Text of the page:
Just over $1,800 a year.
That’s how much former Telkwa mayor Darcy Repen figures households in Telkwa and surrounding regions of his postal code are overpaying annually for car insurance.
“In every case we’re basically paying double the premium of what an urban driver is,” he said.
“We’re getting severely ripped off.”
Repen based that calculation on data that came from a freedom of information (FOI) request he submitted in January and received last week for V0J 2X0 (Telkwa and area) and a V6A postal code in East Vancouver.
The actual average premiums are not anywhere close to double, but Repen is factoring in the disparity based on claims cost per policies in force. For example, in 2016, the average claims cost per policies-in-force for Lower Mainland drivers was $2,102 compared to $769 for north central motorists.
According to the FOI data, over the last five years, V0J 2X0 residents paid a little over $5.5 million more in total ICBC premiums than they received in total claims.
That works out to an average of a little over $1.1 million a year, or 256 per cent of Telkwa policy holders’ average annual insurance costs, Repen said, noting that with 617 registered addresses in V0J 2X0, each address is paying $1,800 more in premiums than claims annually according to his calculations.
Repen acknowledged that is not a precise measurement of the disparity, as not every house in the postal code has a vehicle insurance policy, and because individual insurance rates vary based on factors such as driving experience and claim history. But Repen believes it gives an idea of the unfairness as a whole between premiums and payouts for the postal code.
“Every single one of those five years we paid more than twice as much what our claims and the other operating costs totaled,” he said.
Repen’s FOI request was part of his campaign to have individual citizens each file a request for data on one rural and one urban postal code. The submissions currently number 11 covering 22 postal codes. By comparing rural and urban numbers, he hopes to prove rural drivers are paying inflated insurance costs to subsidize disproportionate Lower Mainland premiums and put pressure on ICBC to change the way it sets rates.
The data Repen received for the East Vancouver postal code indicated policy holders in that jurisdiction over the last five years paid, on average, 105 per cent more in premiums than claims annually.
Repen figures the disparity may be even greater than the 256 and 105 per cent comparison, however, because 25 per cent of ICBC’s total operating budget goes to administration.
“I would tend to think that based on of the volume of claims that they’re actually incurring more than 25 per cent [in urban areas] and we’re incurring less,” he said.
In a prepared statement for The Interior News, Joanna Linsangan, a spokesperson for the provincial insurer, said ICBC has no plans to revisit the issue.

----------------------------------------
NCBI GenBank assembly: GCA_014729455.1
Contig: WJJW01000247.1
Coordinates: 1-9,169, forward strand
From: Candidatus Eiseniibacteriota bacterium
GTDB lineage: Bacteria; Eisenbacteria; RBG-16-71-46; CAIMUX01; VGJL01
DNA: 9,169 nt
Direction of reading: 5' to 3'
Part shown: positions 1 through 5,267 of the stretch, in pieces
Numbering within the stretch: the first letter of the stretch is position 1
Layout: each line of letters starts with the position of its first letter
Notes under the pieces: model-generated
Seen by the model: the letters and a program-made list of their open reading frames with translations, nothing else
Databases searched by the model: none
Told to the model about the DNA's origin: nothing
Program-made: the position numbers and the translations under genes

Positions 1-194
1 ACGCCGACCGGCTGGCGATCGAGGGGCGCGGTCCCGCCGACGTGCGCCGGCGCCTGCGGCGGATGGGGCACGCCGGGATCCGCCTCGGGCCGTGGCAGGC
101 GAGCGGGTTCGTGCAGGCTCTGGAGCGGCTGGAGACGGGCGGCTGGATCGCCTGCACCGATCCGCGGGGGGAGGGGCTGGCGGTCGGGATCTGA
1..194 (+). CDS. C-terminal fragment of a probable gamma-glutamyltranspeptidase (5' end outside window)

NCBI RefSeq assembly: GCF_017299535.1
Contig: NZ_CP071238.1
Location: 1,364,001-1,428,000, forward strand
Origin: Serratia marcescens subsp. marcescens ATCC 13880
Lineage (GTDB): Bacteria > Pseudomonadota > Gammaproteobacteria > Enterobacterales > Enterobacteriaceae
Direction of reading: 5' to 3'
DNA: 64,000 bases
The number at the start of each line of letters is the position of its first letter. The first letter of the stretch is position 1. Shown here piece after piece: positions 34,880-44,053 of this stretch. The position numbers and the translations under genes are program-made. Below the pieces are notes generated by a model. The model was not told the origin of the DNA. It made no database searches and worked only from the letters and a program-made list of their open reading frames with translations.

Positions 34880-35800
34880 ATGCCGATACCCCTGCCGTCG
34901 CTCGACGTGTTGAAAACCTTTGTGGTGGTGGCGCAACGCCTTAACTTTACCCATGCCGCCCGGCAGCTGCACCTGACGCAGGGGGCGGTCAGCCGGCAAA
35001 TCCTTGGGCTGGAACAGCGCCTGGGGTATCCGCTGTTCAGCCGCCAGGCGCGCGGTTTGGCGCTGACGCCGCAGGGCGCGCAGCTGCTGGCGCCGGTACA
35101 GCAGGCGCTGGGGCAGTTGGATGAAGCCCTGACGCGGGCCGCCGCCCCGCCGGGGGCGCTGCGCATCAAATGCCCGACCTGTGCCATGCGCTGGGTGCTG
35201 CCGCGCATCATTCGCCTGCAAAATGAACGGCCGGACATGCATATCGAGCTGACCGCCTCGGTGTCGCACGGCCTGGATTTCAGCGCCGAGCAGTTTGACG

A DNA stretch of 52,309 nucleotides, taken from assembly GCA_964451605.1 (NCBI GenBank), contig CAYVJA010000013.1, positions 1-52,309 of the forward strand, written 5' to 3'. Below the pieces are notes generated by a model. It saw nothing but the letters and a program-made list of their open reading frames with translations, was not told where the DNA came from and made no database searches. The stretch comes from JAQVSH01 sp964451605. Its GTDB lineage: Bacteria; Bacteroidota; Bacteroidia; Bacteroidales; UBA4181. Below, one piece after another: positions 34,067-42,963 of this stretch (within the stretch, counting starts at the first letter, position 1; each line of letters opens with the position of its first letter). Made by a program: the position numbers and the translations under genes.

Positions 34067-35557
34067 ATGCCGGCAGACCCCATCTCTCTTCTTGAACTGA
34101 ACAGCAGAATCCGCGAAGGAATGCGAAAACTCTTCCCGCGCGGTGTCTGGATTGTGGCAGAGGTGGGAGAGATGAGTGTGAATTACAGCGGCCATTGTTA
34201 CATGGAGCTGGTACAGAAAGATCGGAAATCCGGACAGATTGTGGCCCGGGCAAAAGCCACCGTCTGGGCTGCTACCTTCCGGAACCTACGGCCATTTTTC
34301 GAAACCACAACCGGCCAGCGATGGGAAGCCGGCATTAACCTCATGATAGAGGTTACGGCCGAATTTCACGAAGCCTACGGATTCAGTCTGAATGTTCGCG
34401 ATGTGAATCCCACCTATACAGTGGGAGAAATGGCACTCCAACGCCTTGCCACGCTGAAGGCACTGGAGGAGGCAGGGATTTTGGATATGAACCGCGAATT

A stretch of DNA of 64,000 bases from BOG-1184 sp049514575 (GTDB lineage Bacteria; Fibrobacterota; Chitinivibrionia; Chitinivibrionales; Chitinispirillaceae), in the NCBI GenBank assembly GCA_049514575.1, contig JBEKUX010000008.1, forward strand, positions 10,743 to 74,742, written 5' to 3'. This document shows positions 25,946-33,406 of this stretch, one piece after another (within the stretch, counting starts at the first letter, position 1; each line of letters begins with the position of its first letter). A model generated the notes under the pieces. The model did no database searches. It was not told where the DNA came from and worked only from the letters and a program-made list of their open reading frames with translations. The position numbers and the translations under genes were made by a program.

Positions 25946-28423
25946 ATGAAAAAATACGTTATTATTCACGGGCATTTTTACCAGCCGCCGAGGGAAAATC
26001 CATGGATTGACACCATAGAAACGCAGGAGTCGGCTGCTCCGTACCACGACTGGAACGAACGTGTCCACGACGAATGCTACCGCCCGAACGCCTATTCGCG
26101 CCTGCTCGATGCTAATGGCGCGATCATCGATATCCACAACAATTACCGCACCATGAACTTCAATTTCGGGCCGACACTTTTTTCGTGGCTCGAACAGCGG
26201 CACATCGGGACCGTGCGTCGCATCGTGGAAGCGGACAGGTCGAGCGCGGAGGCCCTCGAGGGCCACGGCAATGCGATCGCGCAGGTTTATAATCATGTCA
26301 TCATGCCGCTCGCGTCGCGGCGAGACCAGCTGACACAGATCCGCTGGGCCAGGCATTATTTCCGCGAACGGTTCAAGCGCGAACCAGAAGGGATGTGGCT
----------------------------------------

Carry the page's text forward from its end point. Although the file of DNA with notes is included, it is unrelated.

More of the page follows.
“Revising insurance rate territories is a complex undertaking that would take at least 18 months and would have to include approval from the B.C. Utilities Commission,” she wrote. “Undertaking such a large project while we are undergoing the biggest reforms in ICBC’s history is not practical at this time.”
Those reforms, based on a recent comprehensive review, do include a break for Telkwa and an increase for at least some urban areas, Linsangan said.
“Starting September of this year, Telkwa residents will see a decrease of 3.5 per cent to their territory factor and the decreases will continue over 10 years, totalling approximately 30 per cent,” the statement reads. “While territory is only one factor that determines a driver’s premium, this change will have an immediate and ongoing favourable impact on Telkwa residents. At the same time, the territory factor in some other jurisdictions – including the Lower Mainland – will be increasing. This is just one of the many changes we feel will make our new rating model work better for British Columbians.”
But Repen isn’t buying it.
“What they’re saying is at the end of the 10 years they’re looking at a 31 per cent total reduction,” he said.
“We’re paying four times as much as what we’re getting in claims, so I’m going, ‘no, you should actually be reducing our territorial rate premiums by 300 per cent’.”
He said a response to eight of the additional FOI requests are due in the first week of May. Once he has more data, Repen wants to pressure ICBC to release similar results for the entire province.
“If they’ve done it for one postal code then one would assume they can do it for all postal codes,” he said. “The pressure should be on.”
The ICBC statement did not address an Interior News request for the provincial insurer to proactively release all the postal code data for the province.
“Regarding the information and data requests, we have received a significant number and will be working through those with the individual requestors in due course,” Linsangan said.